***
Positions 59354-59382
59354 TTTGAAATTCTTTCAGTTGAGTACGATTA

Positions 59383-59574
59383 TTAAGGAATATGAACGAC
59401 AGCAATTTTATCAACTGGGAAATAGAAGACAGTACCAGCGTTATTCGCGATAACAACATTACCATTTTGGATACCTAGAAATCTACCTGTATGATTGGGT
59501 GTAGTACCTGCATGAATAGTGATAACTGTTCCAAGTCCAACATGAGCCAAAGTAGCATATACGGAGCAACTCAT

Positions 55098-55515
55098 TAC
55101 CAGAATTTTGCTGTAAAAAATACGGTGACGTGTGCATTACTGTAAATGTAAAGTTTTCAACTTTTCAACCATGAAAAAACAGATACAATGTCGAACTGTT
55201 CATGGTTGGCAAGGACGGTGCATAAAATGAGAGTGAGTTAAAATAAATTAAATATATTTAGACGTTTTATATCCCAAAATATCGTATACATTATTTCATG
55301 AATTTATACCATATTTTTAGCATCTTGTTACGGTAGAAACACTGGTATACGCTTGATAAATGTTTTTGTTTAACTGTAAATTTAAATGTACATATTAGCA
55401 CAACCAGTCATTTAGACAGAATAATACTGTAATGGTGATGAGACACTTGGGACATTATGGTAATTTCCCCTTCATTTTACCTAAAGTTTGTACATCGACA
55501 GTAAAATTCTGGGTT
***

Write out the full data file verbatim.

Positions 59354-59382
59354 TTTGAAATTCTTTCAGTTGAGTACGATTA

Positions 59383-59574
59383 TTAAGGAATATGAACGAC
59401 AGCAATTTTATCAACTGGGAAATAGAAGACAGTACCAGCGTTATTCGCGATAACAACATTACCATTTTGGATACCTAGAAATCTACCTGTATGATTGGGT
59501 GTAGTACCTGCATGAATAGTGATAACTGTTCCAAGTCCAACATGAGCCAAAGTAGCATATACGGAGCAACTCAT

Positions 55098-55515
55098 TAC
55101 CAGAATTTTGCTGTAAAAAATACGGTGACGTGTGCATTACTGTAAATGTAAAGTTTTCAACTTTTCAACCATGAAAAAACAGATACAATGTCGAACTGTT
55201 CATGGTTGGCAAGGACGGTGCATAAAATGAGAGTGAGTTAAAATAAATTAAATATATTTAGACGTTTTATATCCCAAAATATCGTATACATTATTTCATG
55301 AATTTATACCATATTTTTAGCATCTTGTTACGGTAGAAACACTGGTATACGCTTGATAAATGTTTTTGTTTAACTGTAAATTTAAATGTACATATTAGCA
55401 CAACCAGTCATTTAGACAGAATAATACTGTAATGGTGATGAGACACTTGGGACATTATGGTAATTTCCCCTTCATTTTACCTAAAGTTTGTACATCGACA
55501 GTAAAATTCTGGGTT